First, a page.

The idea of waiving patents for life-saving drugs takes me back to the HIV AIDS epidemic when people in Sub-Saharan African were dying at an alarming rate, while pharmaceutical companies held tightly onto IP rights of antiretrovirals. When treatment costs thousands of dollars, poorer nations simply couldn’t afford to save their people. After much negotiation – I’m told by some close to the talks, more akin to begging – pharma companies relented and allowed generic drug makers to reverse engineer ARVs for the African market. It was a game-changing moment.
There remain major logistical and psychological challenges beyond local manufacture and patent sharing, of course. Vaccine hesitancy is a persistent and difficult obstacle to overcome in South Africa, and transport and refrigeration are major issues in many African countries.
Sitting here in Johannesburg, scanning the newswires and consulting with travel agents as I look to somehow make it back to the UAE, I’m also struck by a wider lesson here, one that we were supposed to learn from Covid, and clearly have not.
The pandemic was supposed to be an opportunity for us to come together, united against a common foe. It has produced extraordinary tales of bravery, ingenuity, and resilience, as well as profound loss and tragedy; but it has also exacerbated divisions and turned many of us inward.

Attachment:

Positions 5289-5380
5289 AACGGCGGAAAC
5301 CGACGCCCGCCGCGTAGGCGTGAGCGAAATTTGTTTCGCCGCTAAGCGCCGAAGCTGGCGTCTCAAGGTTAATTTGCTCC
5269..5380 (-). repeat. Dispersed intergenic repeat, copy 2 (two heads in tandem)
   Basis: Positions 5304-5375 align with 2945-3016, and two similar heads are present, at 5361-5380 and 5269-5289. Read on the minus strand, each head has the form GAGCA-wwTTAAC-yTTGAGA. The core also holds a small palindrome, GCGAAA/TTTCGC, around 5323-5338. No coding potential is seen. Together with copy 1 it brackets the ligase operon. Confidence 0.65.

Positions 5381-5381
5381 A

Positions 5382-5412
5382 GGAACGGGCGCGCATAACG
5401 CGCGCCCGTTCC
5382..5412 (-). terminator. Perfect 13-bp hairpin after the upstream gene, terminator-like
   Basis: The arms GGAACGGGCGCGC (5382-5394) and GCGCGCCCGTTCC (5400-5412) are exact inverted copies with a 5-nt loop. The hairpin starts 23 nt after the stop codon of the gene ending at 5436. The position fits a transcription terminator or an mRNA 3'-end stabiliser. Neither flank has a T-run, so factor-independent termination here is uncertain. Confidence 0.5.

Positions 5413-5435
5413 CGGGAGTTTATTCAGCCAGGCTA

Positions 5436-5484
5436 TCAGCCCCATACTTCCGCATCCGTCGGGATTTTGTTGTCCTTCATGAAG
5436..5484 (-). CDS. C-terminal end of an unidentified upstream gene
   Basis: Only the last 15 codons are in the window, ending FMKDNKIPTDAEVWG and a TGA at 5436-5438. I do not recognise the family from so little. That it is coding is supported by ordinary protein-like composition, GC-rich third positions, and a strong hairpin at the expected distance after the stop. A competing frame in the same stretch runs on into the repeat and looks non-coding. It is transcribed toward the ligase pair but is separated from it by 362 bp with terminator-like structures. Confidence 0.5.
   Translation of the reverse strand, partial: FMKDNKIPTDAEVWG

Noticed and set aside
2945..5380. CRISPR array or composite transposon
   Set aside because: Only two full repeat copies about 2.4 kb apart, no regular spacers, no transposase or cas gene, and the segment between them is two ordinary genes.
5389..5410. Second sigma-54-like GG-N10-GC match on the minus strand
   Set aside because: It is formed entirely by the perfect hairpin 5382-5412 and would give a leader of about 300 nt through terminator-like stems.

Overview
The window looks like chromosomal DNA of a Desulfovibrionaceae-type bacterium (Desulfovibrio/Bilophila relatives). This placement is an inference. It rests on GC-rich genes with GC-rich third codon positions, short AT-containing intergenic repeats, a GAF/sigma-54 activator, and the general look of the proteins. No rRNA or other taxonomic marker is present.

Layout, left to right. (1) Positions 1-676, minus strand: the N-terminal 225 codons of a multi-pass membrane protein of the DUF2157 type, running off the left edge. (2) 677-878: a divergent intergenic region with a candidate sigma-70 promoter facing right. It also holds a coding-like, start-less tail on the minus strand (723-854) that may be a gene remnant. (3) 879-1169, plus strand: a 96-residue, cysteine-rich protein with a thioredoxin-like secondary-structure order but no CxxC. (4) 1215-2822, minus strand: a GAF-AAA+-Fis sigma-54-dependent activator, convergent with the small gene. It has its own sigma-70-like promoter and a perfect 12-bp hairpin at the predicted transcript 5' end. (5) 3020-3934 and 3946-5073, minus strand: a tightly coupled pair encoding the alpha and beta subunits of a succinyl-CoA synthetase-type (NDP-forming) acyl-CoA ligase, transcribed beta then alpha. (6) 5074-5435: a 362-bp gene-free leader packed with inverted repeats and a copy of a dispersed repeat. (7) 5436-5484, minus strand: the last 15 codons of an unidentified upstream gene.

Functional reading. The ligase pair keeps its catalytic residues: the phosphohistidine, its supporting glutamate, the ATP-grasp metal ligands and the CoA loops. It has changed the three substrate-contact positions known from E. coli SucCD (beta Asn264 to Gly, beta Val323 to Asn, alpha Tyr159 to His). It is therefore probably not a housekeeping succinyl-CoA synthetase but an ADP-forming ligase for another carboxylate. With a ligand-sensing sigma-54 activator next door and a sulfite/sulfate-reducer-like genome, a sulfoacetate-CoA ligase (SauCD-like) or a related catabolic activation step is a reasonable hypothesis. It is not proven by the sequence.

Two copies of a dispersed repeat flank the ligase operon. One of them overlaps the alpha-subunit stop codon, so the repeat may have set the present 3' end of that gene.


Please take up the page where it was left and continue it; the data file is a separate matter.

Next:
last week, South Africa reported its unemployment rate is 35%. That’s a third of the population without work. The expanded definition takes unemployment to 45%. The hardest-hit sectors are hospitality and tourism.
Yet another warning that the world must pay attention to comes from the UN: that more African countries will be plunged into poverty thanks to these latest bans.
The Malawian President says that the bans are Afrophobic. They hold no benefit and will result in immense pain for a continent already desperately trying to recover with resources that pale in comparison to the stimulus packages richer nations were able to deploy. The economic damage will be enormous and cannot be given a quick fix.
At a national level, last week has been a reminder of just how far apart we are, and how quickly nations close the door rather than stretch out a hand. It has also been a reminder of how old prejudices and inequalities run deep. One thing seems certain: we will not end this pandemic if we do not change the way we fight it, and we must do that together.
Africa is a resilient continent and used to fighting through challenges, but with such an abundance of global resources, it doesn’t need to suffer this acutely. This time the stark global inequities that divide us cannot be ignored – African leaders are more vocal than ever. And Africans may not forgive being forgotten.
Eleni Giokos anchors Connecting Africa and Marketplace Middle East on CNN International